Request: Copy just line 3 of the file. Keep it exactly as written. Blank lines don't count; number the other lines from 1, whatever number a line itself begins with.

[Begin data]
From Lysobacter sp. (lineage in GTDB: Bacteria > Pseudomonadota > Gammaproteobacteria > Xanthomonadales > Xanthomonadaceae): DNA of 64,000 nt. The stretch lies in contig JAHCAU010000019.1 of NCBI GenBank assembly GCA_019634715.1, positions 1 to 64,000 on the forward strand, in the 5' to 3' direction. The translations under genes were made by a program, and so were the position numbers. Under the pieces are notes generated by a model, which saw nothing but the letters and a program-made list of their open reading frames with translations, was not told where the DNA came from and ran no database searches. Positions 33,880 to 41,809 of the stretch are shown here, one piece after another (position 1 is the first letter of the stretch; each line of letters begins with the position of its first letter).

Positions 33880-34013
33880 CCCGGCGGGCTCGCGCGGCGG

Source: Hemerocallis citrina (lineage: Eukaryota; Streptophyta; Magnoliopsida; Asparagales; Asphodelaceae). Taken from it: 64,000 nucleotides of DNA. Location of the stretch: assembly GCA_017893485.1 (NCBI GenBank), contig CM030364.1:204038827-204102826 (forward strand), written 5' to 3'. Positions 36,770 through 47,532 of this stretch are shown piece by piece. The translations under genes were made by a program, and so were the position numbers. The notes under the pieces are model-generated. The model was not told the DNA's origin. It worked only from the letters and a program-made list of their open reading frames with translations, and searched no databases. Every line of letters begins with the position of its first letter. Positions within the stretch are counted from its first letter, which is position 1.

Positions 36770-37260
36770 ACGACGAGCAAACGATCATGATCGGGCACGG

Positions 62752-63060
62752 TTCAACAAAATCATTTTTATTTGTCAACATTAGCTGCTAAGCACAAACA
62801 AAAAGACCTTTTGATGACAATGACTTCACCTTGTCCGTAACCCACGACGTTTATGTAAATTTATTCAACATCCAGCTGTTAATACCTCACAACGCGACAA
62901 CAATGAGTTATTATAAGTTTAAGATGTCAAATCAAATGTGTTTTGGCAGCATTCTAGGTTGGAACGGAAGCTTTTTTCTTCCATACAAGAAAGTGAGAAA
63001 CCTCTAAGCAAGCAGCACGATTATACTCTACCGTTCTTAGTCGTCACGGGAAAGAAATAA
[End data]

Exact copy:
33880 CCCGGCGGGCTCGCGCGGCGG